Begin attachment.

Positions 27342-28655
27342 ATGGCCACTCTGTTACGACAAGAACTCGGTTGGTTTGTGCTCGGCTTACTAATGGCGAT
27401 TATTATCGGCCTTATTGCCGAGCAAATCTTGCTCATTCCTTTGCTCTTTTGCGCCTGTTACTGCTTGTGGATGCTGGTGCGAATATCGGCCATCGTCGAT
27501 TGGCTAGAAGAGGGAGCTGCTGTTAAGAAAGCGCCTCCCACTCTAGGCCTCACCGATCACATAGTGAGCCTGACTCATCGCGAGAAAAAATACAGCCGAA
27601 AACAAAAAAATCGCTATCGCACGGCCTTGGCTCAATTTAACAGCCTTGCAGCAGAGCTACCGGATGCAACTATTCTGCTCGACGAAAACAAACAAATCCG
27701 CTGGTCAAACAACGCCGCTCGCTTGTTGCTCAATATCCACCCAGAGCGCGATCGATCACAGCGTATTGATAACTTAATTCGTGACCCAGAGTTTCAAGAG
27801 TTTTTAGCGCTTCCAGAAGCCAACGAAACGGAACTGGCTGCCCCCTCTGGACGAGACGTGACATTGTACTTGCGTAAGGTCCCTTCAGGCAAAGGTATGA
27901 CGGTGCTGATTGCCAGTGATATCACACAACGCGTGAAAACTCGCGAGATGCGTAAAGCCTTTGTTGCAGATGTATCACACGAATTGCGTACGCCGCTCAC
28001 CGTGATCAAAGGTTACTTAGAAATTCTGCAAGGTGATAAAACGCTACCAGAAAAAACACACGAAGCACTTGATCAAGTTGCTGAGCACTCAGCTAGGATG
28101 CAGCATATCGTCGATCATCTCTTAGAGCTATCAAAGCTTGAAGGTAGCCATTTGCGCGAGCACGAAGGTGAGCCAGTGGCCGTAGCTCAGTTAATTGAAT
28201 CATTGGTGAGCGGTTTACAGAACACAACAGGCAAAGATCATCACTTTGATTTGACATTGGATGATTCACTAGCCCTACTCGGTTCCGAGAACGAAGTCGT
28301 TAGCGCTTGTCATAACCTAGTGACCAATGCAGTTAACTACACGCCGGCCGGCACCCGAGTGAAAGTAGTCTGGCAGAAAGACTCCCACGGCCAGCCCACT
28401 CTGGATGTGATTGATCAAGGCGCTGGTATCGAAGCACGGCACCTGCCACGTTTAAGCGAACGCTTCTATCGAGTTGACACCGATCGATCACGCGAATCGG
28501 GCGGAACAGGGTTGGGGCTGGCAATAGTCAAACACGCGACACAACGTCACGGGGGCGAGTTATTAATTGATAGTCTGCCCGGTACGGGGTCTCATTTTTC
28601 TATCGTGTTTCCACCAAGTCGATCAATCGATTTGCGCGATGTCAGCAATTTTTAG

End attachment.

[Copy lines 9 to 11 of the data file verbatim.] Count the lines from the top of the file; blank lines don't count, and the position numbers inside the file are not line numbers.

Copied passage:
28001 CGTGATCAAAGGTTACTTAGAAATTCTGCAAGGTGATAAAACGCTACCAGAAAAAACACACGAAGCACTTGATCAAGTTGCTGAGCACTCAGCTAGGATG
28101 CAGCATATCGTCGATCATCTCTTAGAGCTATCAAAGCTTGAAGGTAGCCATTTGCGCGAGCACGAAGGTGAGCCAGTGGCCGTAGCTCAGTTAATTGAAT
28201 CATTGGTGAGCGGTTTACAGAACACAACAGGCAAAGATCATCACTTTGATTTGACATTGGATGATTCACTAGCCCTACTCGGTTCCGAGAACGAAGTCGT